Ericsson's bakelite telephone, which was launched in 1931, was primarily known for its trend-setting design, but it also contained an important technical innovation called anti-side tone coupling. Previously, the speech signal, as well as background noise, picked up by the microphone could also affect the receiver. Now, for the first time, a differentially coupled speech transformer was used that reduced interference from the microphone, resulting in a significant improvement in speech quality. In addition, the dial, the microphone and the earpiece were of a new design.
The bakelite telephone was produced in several models, one of which was an intermediate phone with an extension. Two telephones could be connected to the same line, and with the push of a button, either could be used for external calls. Calls could also be made between the two telephones.
The bakelite phone was also produced as an extension phone, which had a smaller case, since it did not include a bell. The extension phone was very popular in offices, two-story homes and bedrooms, where people did not want to be disturbed when the telephone rang but still wanted to be able to make calls.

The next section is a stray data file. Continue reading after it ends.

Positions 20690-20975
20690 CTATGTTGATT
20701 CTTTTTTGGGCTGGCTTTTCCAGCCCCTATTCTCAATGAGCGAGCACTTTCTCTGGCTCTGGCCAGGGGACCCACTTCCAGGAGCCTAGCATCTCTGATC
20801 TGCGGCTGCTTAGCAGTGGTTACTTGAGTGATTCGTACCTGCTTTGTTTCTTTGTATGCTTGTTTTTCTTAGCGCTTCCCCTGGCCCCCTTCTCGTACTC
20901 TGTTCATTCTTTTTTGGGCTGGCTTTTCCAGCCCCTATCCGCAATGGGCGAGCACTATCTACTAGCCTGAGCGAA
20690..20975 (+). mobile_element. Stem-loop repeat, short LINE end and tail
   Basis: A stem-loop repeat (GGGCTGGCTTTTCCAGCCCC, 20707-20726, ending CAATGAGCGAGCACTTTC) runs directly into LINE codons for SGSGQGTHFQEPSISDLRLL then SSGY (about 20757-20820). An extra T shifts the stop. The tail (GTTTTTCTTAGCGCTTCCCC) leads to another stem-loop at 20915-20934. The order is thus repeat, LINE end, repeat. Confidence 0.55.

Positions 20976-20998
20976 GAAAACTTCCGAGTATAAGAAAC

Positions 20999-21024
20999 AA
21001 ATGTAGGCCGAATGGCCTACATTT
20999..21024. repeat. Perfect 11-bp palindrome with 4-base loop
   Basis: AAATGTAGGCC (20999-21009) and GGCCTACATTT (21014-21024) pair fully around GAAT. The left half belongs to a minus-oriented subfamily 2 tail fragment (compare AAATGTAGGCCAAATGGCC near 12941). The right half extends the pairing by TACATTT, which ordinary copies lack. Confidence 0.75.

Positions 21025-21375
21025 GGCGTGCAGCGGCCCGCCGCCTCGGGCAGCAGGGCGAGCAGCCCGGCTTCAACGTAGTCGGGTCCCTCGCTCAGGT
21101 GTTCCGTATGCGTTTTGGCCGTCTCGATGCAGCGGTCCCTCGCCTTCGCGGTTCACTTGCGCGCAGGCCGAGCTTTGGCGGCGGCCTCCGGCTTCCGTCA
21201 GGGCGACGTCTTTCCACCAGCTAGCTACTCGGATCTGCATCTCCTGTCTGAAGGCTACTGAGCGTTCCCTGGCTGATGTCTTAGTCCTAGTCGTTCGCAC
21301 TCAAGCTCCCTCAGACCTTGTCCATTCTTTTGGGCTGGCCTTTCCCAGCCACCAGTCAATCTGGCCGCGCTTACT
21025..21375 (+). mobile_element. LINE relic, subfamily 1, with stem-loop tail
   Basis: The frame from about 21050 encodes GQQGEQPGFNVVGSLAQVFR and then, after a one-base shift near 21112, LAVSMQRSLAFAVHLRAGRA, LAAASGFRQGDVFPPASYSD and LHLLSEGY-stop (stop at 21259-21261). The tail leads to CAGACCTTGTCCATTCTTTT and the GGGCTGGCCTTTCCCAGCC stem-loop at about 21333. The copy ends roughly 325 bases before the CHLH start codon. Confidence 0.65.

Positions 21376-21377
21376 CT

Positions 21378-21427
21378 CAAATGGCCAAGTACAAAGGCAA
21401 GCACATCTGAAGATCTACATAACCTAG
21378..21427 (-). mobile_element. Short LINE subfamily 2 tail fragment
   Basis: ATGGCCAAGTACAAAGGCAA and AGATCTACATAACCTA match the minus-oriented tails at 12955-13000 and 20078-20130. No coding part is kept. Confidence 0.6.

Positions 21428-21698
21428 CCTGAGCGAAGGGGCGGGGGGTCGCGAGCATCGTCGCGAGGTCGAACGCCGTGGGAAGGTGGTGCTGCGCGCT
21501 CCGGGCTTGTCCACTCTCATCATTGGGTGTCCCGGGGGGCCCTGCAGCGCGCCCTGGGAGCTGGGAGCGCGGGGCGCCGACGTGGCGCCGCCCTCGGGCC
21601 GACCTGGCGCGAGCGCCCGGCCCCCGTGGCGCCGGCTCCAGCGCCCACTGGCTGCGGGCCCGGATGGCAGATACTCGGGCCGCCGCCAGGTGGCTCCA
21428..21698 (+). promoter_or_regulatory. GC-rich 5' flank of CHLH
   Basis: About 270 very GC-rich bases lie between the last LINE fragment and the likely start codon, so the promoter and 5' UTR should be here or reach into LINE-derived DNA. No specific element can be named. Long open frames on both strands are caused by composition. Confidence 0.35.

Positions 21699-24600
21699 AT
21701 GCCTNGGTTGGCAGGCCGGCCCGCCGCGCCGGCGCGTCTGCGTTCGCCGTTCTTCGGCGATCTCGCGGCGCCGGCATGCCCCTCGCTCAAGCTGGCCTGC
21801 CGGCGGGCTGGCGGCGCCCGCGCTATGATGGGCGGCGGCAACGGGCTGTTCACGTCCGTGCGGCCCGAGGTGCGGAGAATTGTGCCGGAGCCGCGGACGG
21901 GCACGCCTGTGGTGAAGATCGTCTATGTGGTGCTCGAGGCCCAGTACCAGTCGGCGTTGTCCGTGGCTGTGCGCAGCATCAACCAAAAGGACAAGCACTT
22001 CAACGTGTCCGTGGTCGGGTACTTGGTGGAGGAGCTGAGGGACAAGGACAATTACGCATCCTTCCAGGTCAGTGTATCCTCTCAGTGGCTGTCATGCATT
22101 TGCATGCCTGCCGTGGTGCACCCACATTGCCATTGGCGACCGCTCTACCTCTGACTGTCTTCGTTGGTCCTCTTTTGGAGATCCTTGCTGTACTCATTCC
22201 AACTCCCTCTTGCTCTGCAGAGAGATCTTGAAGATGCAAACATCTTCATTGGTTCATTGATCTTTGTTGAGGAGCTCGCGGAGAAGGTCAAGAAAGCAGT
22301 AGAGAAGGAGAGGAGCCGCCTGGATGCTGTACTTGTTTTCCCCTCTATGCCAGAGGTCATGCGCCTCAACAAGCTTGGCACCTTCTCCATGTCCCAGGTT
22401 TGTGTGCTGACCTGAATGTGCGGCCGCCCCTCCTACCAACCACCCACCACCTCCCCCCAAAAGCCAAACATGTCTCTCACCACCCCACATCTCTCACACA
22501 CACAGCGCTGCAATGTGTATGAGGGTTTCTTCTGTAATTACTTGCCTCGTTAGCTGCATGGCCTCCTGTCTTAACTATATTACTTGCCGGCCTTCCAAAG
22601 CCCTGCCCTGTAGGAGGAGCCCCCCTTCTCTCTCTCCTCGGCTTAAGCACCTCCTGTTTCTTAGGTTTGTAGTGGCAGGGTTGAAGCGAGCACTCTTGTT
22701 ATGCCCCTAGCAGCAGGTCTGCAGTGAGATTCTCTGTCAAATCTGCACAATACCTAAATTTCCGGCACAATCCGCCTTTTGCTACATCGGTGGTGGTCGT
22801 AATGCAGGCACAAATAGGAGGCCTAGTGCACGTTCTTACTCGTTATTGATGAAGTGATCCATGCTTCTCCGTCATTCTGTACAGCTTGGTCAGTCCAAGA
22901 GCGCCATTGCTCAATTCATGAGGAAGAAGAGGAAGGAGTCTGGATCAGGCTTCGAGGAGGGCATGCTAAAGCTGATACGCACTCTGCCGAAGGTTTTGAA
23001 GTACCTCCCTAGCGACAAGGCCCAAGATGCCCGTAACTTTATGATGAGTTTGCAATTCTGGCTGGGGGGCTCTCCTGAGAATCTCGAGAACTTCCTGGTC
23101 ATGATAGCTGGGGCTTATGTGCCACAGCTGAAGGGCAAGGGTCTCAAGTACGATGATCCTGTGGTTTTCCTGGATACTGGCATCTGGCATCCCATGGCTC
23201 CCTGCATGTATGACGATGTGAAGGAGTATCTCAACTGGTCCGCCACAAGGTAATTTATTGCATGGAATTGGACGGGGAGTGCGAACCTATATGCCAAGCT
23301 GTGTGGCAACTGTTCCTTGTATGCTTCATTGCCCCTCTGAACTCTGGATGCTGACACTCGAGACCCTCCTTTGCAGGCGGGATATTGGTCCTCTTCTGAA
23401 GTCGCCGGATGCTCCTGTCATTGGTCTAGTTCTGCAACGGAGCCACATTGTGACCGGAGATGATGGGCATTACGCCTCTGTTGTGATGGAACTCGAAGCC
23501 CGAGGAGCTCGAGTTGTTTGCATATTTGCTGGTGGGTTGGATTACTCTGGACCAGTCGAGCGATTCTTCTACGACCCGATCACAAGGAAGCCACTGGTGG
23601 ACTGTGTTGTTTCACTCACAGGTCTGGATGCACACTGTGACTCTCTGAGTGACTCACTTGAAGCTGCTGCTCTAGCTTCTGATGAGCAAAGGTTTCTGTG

Despite the continuing automation of the telephone network, telephones with local batteries were still required. Such phones were also produced in bakelite according to the new design. These phones had no dial but instead had a crank and a signal inductor.
A new bakelite telephone with smoother contours and improved transmission characteristics was introduced in 1947. On the new model, the outer ring of the dial was also made of bakelite, which created a better overall impression. The model with a handheld microphone had also been given a smoother design. Both the microphone and the earpiece were newly designed, with improved sound reproduction and a more sensitive receiver.
Author: K V Tahvanainen